Devoted to the Propagation and Defense of New Testament Christianity
November 2, 1961
NUMBER 26, PAGE 5,13a

The Authority Of Apostolic Precedents

L. A. Mott, Jr., Las Vegas, Nevada

Since the beginning of the present controversy among the churches of Christ, much preaching, writing, and discussion has been brought forth on the subject of the examples of the apostles. It is not difficult to determine what has occasioned this issue. I believe some brethren who occupy the liberal position outwardly are actually conservative in their views concerning the authority of God's word and are just mistaken. But then, clearly, some are decidedly liberal in their basic outlook. These have very little respect for the Scriptures as an authoritative pattern. Realizing that present practices are not in harmony with apostolic precedent, they have been driven, sometimes all too willingly, to call in question the authority of apostolic action. The response of conservative brethren to this position supplied the remaining ingredient necessary for a debate on this issue, and much discussion, as above stated has ensued.

The Pattern Idea

The "pattern" concept was most pointedly indicated in God's instructions to Moses when, as he ordered the construction of a tabernacle, he said, "According to all that I show thee, the pattern of the tabernacle, and the pattern of all the furniture thereof, even so shall ye make it." (Ex. 25:9) Further, in reference to various specific vessels of the tabernacle, Jehovah said, "And see that thou make them after their pattern, which hath been showed thee in the mount." (v. 40) Compare also 26:30 and 27:8. Moses was given a pattern for the tabernacle with all of its vessels of ministry, and ordered to follow the pattern. He was not at liberty to modify it in any detail but was to follow it exactly.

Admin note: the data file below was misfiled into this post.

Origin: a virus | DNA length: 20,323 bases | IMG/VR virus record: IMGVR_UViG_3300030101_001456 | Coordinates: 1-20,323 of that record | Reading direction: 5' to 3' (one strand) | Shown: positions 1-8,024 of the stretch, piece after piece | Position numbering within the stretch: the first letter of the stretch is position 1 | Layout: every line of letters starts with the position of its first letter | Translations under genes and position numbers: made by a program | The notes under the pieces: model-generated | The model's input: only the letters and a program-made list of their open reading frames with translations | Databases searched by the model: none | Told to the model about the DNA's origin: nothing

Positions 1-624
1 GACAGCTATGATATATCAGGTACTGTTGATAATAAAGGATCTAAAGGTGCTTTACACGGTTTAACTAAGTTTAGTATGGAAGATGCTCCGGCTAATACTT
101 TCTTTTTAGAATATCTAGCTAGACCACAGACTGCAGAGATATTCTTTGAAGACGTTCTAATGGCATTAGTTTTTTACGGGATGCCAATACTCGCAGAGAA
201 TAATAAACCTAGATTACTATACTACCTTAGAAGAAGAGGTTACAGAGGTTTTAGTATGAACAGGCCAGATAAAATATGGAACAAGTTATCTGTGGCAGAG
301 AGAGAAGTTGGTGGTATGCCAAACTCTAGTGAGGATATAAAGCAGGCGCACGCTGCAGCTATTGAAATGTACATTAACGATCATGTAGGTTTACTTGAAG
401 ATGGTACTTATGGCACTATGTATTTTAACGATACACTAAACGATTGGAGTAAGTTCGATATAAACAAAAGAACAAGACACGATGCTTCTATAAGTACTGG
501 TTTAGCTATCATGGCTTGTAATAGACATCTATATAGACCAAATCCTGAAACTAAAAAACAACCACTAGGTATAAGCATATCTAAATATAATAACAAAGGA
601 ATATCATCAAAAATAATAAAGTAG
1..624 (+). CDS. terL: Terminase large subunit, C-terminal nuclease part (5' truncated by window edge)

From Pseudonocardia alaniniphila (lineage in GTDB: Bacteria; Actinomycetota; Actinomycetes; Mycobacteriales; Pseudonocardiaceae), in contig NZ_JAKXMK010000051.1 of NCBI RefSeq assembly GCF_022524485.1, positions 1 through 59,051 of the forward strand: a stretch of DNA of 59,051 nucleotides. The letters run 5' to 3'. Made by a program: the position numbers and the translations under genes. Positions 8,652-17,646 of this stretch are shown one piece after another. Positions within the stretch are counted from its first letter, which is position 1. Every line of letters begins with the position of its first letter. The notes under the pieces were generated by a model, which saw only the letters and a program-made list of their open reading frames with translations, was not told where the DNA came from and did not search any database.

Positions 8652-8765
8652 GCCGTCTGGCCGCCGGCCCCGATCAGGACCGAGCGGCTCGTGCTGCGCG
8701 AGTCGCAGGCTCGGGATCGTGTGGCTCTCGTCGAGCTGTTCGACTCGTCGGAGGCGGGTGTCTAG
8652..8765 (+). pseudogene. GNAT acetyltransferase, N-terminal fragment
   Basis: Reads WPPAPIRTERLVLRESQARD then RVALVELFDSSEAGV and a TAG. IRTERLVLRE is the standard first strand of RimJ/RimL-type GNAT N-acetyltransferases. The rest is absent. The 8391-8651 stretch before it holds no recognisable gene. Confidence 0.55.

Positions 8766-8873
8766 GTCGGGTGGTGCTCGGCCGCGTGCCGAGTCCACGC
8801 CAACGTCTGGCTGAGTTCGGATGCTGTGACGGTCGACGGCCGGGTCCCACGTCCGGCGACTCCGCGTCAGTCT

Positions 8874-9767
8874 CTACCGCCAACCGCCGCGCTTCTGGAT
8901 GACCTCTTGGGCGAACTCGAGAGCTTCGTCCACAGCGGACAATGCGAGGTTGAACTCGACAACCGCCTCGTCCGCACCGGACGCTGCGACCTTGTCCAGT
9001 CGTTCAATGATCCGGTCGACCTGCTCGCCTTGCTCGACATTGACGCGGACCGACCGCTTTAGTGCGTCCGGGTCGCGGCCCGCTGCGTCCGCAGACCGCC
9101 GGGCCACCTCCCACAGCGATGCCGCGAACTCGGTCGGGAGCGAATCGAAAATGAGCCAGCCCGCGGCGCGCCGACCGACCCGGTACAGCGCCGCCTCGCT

In The New Testament

Reference is made to this occasion at least twice in the New Testament. In Stephen's sermon in Acts 7 he said, "Our fathers had the tabernacle of the testimony in the wilderness, even as he appointed who spake unto Moses, that he should make it according to the figure he had seen." (v. 44) Then in Hebrews 8:5 we have ".... even as Moses is warned of God when he is about to make the tabernacle: for, See, saith he, that thou make all things according to the pattern that was showed thee in the mount."